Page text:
Another Star review from PW A Piece of Home

Jeri Watts, illus. by Hyewon Yum. Candlewick, $16.99 (32p) ISBN 978-0-7636-6971-3


Hee Jun and his family have moved from Korea to West Virginia, where his father has accepted a teaching job. The whole family struggles: “In Korea, I was ordinary,” reflects the school-age boy. “I was not extraordinary, not different.” His grandmother, a “wise and wonderful teacher” in Korea, sits dull-eyed on their new front porch. After Se Ra, Hee Jun’s younger sister, “bites and kicks and even spits on her teacher,” it’s suggested that Grandmother attend school with her so they can both learn English. Yum’s (Puddle) colorful spreads carefully attend to the characters’ expressions, emotions, and relationships. Grandmother’s favorite Korean flower turns out to grow in the garden of Hee Jun’s new friend, Steve. “ ‘Rose of Sharon,’ Steve says. ‘It’s mugunghwa in Korea,’ I say. ‘It’s rose of Sharon here,’ Steve says.” When Hee Jun brings a sprig back to his grandmother, readers know it’s the beginning of an ordinary life for the family. Closely observed and greatly moving, Watts’s (Kizzy Ann Stamps) story is a useful springboard for discussions about difference and tolerance. Ages 5–8.Illustrator’s agent: Sean McCarthy, Sean McCarthy Agency. (June)


Reviewed on 03/25/2016 



Friday, March 11, 2016

A piece of Home -first review, with the STAR, from booklist Piece of Home.
Watts, Jeri (Author) , Yum, Hyewon (Illustrator) Jun 2016. 32 p. Candlewick, hardcover, $16.99. (9780763669713).

“In Korea, I was ordinary,” says Hee Jun, who chronicles his family’s move to America and their gradual assimilation into their West Virginia community. Though he arrives at school knowing no English, within a few months Hee Jun has made a friend and is learning the language. After his little sister, Se Ra, acts out, biting and kicking her teacher, her grandmother stays in class to help her adjust. Soon they’re both learning English. One of the endearing aspects of Watts' book is Hee Jun’s awareness of his grandmother, an honored teacher in Korea, and her initial sense of loss and loneliness, which fade as she learns the language, befriends Se Ra’s teacher, and finds familiar flowers growing in her new country. This gentle, compassionate immigration narrative shows the difficulties of adapting to a new culture. Unlike most picture books on the subject, its setting is contemporary and its intergenerational story reflects the struggles of several family members. Scenes in Korea are written in past tense, but once the setting shifts to America, present tense adds immediacy to the simply worded, effective storytelling. Yum, a Korean artist who moved to America, contributes sensitive and expressive watercolor illustrations. A perceptive portrayal of an important American experience. — Carolyn Phelan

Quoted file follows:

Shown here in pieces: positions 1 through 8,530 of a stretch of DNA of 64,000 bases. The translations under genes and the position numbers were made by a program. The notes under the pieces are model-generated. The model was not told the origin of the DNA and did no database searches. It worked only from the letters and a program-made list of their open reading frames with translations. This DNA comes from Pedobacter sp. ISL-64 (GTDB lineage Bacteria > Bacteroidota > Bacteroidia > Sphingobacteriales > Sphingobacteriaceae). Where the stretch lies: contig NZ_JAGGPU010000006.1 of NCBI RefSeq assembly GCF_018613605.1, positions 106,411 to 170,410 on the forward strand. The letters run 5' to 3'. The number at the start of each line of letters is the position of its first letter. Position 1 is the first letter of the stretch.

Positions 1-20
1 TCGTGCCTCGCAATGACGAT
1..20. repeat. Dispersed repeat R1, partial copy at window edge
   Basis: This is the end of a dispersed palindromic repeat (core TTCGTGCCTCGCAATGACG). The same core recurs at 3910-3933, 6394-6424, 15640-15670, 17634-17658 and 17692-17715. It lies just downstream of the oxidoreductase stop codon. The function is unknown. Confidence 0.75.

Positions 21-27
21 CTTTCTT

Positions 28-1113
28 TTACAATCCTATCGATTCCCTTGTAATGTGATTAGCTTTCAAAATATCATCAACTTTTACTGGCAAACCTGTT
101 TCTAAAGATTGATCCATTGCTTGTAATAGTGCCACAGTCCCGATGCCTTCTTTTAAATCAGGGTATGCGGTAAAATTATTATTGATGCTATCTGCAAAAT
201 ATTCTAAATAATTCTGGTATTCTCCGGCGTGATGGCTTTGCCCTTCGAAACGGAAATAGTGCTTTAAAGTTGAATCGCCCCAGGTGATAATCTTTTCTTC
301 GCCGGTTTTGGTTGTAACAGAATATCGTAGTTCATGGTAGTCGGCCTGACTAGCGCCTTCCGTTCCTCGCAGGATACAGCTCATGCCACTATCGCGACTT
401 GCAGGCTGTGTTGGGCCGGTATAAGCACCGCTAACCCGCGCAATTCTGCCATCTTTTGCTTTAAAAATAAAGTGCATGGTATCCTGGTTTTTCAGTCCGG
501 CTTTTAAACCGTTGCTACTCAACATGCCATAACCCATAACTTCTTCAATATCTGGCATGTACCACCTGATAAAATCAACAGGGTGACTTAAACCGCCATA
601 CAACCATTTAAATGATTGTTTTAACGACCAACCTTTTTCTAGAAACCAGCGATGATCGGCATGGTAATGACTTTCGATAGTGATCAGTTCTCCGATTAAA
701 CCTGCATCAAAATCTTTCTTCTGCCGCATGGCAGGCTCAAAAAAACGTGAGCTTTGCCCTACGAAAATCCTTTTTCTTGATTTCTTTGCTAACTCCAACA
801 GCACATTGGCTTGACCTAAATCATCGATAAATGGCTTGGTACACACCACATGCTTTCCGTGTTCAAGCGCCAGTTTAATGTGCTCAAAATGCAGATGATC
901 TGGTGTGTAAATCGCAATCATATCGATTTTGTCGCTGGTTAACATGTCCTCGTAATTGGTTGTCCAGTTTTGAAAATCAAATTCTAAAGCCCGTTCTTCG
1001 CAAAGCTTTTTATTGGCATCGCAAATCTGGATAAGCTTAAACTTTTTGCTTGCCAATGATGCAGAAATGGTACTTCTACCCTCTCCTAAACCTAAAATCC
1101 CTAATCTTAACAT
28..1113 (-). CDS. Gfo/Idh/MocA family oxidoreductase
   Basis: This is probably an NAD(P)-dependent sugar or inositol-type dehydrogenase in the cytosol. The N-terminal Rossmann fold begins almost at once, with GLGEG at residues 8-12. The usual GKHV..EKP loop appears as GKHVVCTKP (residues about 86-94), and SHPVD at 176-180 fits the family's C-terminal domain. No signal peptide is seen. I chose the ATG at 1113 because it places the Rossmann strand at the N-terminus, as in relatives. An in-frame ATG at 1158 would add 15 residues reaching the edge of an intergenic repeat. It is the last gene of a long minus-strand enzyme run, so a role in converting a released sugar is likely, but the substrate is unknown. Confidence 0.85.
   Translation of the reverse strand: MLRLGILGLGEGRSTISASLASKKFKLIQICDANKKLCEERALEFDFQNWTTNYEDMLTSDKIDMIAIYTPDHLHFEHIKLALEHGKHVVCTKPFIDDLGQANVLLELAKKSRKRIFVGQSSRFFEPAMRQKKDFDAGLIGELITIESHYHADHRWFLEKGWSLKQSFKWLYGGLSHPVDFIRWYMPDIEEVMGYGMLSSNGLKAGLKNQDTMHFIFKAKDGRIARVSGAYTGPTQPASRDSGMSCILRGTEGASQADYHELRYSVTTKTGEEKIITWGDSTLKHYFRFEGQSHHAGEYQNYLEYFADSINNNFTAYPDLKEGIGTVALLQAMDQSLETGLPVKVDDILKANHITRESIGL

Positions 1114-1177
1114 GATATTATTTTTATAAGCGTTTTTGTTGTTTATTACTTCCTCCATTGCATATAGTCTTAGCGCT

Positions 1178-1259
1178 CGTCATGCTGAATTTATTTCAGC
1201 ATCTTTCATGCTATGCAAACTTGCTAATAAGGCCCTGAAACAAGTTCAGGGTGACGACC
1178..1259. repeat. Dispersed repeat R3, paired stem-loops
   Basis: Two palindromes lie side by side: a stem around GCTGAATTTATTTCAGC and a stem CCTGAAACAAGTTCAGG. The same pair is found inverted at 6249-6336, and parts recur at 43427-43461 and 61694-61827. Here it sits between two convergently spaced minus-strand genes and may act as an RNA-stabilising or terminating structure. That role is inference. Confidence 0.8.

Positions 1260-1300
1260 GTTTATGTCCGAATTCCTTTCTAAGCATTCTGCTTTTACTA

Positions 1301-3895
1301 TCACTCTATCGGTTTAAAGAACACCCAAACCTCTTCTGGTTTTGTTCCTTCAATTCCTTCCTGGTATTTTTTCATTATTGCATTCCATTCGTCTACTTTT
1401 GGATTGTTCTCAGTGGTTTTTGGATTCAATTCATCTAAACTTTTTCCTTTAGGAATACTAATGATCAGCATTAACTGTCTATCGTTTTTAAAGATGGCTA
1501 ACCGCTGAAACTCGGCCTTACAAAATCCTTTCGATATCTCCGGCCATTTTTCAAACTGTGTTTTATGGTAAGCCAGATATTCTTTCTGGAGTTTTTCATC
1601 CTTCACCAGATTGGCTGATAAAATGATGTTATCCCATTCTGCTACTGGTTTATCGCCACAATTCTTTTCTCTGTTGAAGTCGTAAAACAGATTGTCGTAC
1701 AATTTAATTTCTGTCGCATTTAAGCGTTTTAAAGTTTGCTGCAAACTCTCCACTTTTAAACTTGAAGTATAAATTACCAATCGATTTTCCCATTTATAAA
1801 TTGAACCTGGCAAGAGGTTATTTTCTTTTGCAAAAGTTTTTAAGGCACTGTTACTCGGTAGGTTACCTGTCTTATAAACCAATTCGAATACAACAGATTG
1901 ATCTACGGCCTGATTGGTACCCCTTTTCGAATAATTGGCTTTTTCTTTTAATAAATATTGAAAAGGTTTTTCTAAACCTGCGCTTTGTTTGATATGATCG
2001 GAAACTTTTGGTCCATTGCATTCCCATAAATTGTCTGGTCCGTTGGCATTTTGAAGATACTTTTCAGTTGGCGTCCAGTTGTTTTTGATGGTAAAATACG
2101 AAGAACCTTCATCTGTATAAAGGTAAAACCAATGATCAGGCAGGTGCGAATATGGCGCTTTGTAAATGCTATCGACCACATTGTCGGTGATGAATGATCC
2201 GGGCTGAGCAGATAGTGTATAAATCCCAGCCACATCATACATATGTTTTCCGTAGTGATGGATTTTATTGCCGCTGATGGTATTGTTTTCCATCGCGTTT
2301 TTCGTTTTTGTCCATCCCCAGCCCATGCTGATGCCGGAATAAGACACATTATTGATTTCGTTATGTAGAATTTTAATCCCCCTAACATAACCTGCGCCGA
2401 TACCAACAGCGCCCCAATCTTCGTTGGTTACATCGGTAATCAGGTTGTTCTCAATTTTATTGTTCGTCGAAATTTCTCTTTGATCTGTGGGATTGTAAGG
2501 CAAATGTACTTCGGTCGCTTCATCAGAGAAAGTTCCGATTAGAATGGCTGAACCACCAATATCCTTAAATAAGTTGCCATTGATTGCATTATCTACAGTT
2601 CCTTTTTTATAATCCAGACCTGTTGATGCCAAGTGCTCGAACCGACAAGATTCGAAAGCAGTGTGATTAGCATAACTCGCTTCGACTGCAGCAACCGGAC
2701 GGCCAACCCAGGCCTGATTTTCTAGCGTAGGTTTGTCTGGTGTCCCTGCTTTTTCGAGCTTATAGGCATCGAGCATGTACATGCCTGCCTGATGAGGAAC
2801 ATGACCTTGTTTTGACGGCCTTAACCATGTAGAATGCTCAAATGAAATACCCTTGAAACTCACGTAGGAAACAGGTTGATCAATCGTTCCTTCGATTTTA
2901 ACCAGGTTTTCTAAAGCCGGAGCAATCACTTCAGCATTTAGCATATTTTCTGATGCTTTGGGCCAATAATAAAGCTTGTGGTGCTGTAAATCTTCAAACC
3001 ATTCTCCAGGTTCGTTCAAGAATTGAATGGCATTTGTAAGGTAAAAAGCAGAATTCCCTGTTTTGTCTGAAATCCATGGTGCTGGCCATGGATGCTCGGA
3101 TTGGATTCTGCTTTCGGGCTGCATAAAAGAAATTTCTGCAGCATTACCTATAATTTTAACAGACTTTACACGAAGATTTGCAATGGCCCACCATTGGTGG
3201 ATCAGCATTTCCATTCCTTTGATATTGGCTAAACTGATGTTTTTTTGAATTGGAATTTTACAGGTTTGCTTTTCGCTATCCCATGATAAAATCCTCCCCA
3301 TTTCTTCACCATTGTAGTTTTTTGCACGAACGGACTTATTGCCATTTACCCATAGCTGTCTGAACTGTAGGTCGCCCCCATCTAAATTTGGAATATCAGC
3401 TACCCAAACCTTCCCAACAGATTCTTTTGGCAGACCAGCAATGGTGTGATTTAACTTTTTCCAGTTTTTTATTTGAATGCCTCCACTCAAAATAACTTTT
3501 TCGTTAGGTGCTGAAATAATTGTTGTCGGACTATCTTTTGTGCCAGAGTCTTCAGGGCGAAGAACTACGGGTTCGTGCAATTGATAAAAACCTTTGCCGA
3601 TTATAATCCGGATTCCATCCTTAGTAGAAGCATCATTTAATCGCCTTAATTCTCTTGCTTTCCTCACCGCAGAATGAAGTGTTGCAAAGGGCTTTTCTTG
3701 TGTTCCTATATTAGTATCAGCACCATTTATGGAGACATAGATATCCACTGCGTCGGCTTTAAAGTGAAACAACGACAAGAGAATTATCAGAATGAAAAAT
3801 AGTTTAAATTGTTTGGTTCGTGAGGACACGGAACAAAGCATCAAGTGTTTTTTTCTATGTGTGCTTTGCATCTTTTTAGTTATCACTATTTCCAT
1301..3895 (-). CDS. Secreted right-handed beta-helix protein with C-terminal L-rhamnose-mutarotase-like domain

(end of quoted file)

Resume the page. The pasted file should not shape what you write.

Human hibernator

this is last year's sketchbook, and this year again I was in that black thing. Inside that thing I wear Pilates pants(Sahn thinks it's PJ)
I must be a hibernator, only difference with bears could be that they come out from the cave thin and weary, I came out fat and unhealthy.
I should come out from this cave real soon...